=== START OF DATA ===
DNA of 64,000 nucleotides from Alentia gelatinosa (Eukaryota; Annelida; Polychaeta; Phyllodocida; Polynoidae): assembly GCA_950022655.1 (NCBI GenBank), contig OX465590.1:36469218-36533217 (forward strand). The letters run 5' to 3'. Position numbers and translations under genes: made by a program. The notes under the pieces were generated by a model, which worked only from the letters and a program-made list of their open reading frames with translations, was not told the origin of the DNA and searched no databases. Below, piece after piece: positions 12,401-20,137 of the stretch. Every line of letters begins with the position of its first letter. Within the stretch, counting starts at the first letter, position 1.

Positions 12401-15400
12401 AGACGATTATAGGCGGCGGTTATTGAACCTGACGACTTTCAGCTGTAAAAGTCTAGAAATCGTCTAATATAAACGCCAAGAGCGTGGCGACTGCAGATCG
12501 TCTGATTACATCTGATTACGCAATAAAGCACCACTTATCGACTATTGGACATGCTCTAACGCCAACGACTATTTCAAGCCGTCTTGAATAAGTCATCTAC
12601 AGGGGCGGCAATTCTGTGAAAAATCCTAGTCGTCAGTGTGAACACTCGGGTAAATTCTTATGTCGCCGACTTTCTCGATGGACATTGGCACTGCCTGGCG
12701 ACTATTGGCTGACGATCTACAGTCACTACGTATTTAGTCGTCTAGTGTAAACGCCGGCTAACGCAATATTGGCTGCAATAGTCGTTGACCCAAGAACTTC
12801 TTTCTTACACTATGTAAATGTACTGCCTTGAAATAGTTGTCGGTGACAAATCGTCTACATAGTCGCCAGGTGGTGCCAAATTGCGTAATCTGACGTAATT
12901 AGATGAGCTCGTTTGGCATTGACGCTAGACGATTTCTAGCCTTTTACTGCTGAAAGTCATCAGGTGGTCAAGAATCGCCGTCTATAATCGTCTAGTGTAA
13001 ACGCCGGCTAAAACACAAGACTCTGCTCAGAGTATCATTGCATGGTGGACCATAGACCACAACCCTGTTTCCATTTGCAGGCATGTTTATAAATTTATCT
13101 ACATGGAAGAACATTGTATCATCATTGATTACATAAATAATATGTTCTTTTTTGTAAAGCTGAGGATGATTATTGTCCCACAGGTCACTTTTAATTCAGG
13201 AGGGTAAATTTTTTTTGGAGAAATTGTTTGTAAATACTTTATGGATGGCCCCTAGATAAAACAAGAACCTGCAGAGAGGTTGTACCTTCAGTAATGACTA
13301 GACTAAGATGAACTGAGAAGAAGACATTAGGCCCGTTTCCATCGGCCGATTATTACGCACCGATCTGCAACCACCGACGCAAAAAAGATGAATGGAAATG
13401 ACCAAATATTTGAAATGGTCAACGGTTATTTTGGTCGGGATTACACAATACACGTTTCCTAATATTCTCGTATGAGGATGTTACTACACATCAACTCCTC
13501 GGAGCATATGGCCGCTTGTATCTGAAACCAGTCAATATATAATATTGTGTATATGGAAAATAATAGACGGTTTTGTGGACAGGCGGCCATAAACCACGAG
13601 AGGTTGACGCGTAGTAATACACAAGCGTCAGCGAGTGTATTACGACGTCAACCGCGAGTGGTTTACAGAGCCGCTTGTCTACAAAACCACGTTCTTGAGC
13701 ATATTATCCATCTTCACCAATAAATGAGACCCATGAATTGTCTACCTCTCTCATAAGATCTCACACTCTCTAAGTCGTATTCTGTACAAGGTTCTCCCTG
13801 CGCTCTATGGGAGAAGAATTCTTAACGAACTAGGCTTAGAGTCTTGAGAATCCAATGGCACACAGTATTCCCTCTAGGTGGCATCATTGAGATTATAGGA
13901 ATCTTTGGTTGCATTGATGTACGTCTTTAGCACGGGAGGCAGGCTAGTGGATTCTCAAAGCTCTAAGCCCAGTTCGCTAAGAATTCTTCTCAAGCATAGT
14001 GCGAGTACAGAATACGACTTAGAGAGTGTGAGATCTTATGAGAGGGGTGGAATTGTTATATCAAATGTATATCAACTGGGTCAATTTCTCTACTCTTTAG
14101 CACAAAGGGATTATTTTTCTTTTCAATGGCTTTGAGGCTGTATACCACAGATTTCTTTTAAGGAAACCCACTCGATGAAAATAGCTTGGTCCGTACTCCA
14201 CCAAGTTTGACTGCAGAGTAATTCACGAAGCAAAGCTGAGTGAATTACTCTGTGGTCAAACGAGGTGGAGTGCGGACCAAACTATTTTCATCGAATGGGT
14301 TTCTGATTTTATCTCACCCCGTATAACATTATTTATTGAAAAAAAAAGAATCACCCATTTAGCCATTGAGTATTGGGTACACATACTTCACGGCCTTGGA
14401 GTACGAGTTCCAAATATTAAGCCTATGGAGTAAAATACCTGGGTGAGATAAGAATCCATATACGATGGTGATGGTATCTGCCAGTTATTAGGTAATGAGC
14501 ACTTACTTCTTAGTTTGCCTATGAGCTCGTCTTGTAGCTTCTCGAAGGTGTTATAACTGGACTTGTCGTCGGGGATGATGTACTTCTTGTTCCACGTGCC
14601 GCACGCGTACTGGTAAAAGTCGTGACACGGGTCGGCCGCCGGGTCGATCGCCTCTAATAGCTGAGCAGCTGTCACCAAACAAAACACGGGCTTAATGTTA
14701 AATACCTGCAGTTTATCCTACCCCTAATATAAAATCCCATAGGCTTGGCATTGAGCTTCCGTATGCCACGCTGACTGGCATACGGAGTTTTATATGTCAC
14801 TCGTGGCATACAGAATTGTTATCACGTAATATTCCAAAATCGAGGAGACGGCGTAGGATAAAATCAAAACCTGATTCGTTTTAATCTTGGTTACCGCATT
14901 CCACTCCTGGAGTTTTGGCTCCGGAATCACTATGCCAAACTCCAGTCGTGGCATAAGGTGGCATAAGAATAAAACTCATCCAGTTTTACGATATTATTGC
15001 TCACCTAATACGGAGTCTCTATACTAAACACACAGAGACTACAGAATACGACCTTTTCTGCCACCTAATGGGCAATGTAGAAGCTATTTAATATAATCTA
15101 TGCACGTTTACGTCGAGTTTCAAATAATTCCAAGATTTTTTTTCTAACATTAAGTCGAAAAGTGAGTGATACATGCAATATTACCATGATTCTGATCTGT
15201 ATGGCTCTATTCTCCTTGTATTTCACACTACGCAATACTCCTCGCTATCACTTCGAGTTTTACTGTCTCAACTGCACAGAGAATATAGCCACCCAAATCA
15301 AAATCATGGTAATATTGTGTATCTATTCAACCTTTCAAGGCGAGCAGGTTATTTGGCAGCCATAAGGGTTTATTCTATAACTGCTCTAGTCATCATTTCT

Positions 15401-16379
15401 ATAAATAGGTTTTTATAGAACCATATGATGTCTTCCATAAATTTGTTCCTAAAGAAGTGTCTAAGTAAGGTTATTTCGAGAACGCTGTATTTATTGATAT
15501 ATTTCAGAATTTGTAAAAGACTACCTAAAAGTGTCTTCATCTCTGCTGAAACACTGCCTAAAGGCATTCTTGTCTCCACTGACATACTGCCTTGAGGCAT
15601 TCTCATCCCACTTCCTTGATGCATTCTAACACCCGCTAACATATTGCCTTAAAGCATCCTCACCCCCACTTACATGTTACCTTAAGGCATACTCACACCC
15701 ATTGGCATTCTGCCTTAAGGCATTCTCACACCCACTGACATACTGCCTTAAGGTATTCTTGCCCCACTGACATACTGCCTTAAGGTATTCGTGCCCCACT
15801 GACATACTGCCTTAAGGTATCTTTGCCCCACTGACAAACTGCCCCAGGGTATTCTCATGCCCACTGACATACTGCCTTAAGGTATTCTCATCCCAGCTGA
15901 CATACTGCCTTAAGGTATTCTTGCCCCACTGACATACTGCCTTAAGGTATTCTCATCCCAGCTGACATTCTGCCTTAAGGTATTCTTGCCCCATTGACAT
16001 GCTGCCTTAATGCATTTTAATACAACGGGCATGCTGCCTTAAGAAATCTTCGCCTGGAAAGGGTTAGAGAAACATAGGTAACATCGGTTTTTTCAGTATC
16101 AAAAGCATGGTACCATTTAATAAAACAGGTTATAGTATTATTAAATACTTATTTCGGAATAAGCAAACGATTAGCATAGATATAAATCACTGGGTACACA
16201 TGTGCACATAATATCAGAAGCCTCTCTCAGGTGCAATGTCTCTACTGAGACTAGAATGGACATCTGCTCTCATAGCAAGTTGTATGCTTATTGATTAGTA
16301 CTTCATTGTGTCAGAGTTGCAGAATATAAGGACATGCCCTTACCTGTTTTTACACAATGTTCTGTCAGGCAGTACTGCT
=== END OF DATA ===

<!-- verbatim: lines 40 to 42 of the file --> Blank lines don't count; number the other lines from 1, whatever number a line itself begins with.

16001 GCTGCCTTAATGCATTTTAATACAACGGGCATGCTGCCTTAAGAAATCTTCGCCTGGAAAGGGTTAGAGAAACATAGGTAACATCGGTTTTTTCAGTATC
16101 AAAAGCATGGTACCATTTAATAAAACAGGTTATAGTATTATTAAATACTTATTTCGGAATAAGCAAACGATTAGCATAGATATAAATCACTGGGTACACA
16201 TGTGCACATAATATCAGAAGCCTCTCTCAGGTGCAATGTCTCTACTGAGACTAGAATGGACATCTGCTCTCATAGCAAGTTGTATGCTTATTGATTAGTA